One more thing: don’t get too creative with links design. They don’t have to impress users but must be obvious. When a designing game goes too far, users have to point the cursor on the text to find out what’s clickable and what’s not. That’s additional work you make a user do. Avoid this by underlining each link.

You will be surprised, but that old-school blue links still work best. In 2016, Google has been experimenting with a color for its search result links, and it was not a tried-and-true blue. It was black. And guess what? It was freaking users out. The blue links have been around for so long that they have become borderline dogma for web design.

Upfront Disclosure

People appreciate truth on the web as much as in real life. Don’t try to trick them by hiding whichever details. Not specifying shipping charges is a bad idea. You may lure some people into ordering by hiding the shipping costs, but that would be the last time they use your site. You better pray for them not to tell their friends or write a Facebook post about such dishonest and uncaring attitude of your company.

Another case: just imagine that you just landed on an e-book website and it asks you for paid membership/card information, before even providing you with such basic information as the list of books available or their prices. We bet that distrust is guaranteed.

Comprehensive and Current Content

Sometimes being upright isn’t just about basic information sharing.

FAQ Section

There is a cohort of users that don’t like to browse sites and go directly to the FAQ page to get answers to their questions. And you have to be prepared: do a research on frequently asked questions. Make all important information easy to access by adding a search or quick links and this will provide the feeling of transparency, and demonstrate that you understand your users.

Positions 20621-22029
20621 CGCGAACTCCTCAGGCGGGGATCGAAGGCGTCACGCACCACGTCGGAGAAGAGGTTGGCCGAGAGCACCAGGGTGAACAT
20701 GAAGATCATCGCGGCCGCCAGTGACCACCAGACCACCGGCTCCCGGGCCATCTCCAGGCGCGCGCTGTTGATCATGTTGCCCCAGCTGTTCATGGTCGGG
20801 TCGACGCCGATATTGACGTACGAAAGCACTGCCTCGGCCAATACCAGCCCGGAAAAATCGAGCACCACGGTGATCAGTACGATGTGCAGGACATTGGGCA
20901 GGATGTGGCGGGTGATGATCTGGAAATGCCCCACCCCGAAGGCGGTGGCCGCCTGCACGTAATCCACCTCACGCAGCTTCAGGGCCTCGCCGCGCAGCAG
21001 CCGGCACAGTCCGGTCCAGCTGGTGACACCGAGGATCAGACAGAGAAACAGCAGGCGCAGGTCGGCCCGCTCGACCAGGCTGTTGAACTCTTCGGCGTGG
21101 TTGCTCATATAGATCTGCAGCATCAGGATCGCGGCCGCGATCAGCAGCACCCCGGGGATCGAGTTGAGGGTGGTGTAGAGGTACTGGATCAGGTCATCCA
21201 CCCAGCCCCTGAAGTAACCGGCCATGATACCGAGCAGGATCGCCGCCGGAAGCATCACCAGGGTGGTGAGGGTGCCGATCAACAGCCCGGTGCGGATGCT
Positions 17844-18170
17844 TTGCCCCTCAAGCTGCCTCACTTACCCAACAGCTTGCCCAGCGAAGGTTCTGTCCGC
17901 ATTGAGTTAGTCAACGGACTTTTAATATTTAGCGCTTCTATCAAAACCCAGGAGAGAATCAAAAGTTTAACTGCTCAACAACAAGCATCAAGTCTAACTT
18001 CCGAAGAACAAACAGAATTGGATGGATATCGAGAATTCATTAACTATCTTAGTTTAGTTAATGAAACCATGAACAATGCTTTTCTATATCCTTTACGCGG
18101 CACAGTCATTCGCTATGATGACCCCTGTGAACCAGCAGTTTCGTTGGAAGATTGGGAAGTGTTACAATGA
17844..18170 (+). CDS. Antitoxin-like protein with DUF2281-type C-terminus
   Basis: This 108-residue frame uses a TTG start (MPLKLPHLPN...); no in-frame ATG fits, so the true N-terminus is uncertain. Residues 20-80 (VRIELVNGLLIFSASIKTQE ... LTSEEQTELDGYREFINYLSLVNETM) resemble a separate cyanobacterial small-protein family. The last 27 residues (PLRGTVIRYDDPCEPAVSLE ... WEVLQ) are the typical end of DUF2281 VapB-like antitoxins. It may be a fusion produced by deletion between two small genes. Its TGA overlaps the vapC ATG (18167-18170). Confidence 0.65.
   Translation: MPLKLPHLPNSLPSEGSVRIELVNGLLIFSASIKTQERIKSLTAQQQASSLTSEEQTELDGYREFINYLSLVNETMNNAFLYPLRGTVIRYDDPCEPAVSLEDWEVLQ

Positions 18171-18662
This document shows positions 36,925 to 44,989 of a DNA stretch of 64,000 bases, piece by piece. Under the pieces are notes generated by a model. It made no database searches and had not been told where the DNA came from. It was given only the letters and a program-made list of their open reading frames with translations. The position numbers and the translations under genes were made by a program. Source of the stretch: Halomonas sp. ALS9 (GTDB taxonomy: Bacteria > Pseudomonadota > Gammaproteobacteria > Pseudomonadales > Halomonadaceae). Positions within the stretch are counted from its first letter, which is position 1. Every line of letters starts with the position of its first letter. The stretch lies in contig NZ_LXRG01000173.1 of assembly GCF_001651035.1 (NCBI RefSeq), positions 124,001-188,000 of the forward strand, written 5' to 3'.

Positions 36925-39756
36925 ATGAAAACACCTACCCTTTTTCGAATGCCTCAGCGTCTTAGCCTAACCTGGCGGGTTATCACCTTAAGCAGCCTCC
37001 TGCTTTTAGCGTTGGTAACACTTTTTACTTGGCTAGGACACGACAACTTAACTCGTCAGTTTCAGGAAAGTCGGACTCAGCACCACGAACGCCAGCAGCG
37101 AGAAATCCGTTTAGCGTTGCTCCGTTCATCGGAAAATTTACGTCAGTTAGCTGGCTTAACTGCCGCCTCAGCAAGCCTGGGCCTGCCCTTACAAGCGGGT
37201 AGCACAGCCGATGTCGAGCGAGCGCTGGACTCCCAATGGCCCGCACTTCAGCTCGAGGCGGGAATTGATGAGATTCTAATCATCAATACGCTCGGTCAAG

McDonald’s Canada has a highly responsive designed FAQ page with quick links

Guarantee and Reviews

Customers know that no product lasts forever but want to know if it is worth the money they are spending. By using a psychological concept called “social proof”, which states that people tend to follow the lead of other people and look to others for guidance, you can win trustworthiness point for your website. It means that if others have indicated something as safe, an individual will be much more comfortable using it. How can you take advantage of that? Highlight testimonials and reviews or any notable achievements and awards. Show customer’s success stories to demonstrate reliability, credibility, and trustiness of your brand.


Let your users see you: they appreciate websites that contain a large amount of relevant content. Make sure to include photos of your products, in-progress images, and their end results. Do we need to point out that the shots must be high quality and definitely not downloaded from the first stock of Google Search page?

Connected to the Rest of the Web

Users often conduct research on companies, and if they do not find any or much information on the Internet, it decreases the website trustworthiness. Sites with no links in and out are isolated and give an impression like they have something to hide.

Make the first step to connectivity by keeping your contact information in clear view of users. The phone number and email address are the two most common communication channels between business and a customer. If you have a chat room, specify the time when users can contact you, stay online and your customers will recognize that you are ready to be close to them. And obviously, you can never overlook the power of social media such as Facebook, Twitter, and Instagram.

Final Thoughts

Trust is hard to build and easy to lose. Some of the mentioned techniques might seem obvious, but it’s not superfluous to be reminded that following them is crucial for building the long-lasting trustful website. As it was said by Jakob Nielsen,

Trust is a long-term proposition that builds slowly as people use a site, get good results, and don’t feel let down or cheated. In other words, true trust comes from a company’s actual behaviour towards customers experienced over an extended set of encounters.

By MEAT Agency